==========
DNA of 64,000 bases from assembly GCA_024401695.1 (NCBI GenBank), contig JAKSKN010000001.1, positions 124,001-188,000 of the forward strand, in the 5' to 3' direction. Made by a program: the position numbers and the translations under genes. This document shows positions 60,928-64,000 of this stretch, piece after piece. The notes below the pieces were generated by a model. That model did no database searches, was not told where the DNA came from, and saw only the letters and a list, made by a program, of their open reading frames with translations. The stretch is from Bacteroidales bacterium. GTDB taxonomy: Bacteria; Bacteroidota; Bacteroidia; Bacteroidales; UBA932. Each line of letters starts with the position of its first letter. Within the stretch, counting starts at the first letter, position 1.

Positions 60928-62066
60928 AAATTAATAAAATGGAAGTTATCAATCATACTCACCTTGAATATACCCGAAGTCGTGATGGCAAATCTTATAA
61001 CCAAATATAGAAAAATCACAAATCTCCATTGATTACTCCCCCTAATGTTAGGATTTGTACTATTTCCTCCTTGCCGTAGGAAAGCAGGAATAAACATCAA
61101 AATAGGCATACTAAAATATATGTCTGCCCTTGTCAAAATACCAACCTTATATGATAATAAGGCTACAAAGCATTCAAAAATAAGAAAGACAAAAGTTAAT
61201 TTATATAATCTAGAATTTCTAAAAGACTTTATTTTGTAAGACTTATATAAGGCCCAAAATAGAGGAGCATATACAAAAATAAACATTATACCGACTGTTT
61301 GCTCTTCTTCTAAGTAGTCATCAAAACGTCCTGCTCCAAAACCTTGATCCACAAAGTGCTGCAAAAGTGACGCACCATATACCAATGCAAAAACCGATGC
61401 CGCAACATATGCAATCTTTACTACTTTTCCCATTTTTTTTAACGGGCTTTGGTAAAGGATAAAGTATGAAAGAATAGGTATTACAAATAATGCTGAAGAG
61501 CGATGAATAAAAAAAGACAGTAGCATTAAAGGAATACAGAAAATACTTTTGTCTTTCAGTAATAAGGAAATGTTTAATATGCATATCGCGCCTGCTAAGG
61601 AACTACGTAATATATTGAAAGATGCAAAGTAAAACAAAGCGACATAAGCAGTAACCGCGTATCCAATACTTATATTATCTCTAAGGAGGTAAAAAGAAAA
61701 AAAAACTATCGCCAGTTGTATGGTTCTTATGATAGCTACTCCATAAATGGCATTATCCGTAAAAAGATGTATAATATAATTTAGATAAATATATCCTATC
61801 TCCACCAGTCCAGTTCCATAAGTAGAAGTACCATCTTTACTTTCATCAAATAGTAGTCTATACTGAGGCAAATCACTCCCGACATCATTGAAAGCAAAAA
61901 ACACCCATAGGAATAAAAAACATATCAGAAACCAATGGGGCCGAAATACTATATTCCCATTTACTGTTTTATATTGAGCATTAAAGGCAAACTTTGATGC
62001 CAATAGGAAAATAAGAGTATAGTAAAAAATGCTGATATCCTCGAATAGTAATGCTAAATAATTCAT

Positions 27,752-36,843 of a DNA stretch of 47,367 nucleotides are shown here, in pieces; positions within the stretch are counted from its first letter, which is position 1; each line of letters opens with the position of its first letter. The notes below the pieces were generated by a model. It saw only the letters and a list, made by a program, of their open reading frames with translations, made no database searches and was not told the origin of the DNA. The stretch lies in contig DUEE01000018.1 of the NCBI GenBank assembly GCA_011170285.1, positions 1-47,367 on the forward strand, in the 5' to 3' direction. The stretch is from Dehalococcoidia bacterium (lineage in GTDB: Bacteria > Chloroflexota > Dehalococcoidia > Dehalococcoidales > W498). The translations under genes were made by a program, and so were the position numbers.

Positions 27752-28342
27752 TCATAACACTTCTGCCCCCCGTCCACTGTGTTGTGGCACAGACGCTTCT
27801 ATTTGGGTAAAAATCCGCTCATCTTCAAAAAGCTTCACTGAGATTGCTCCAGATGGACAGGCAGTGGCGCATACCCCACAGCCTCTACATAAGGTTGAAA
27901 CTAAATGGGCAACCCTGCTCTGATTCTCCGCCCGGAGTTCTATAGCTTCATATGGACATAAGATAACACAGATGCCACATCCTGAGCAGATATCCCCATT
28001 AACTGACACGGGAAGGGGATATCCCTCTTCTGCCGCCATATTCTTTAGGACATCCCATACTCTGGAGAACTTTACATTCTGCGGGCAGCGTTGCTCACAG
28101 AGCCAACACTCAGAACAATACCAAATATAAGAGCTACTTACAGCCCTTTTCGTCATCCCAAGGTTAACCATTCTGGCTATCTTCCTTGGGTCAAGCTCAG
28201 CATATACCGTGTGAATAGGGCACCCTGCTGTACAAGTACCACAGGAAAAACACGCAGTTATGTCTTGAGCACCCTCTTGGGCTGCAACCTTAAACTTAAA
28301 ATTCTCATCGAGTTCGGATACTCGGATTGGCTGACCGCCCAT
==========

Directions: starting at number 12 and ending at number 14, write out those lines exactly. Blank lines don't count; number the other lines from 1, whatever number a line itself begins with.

61801 TCCACCAGTCCAGTTCCATAAGTAGAAGTACCATCTTTACTTTCATCAAATAGTAGTCTATACTGAGGCAAATCACTCCCGACATCATTGAAAGCAAAAA
61901 ACACCCATAGGAATAAAAAACATATCAGAAACCAATGGGGCCGAAATACTATATTCCCATTTACTGTTTTATATTGAGCATTAAAGGCAAACTTTGATGC
62001 CAATAGGAAAATAAGAGTATAGTAAAAAATGCTGATATCCTCGAATAGTAATGCTAAATAATTCAT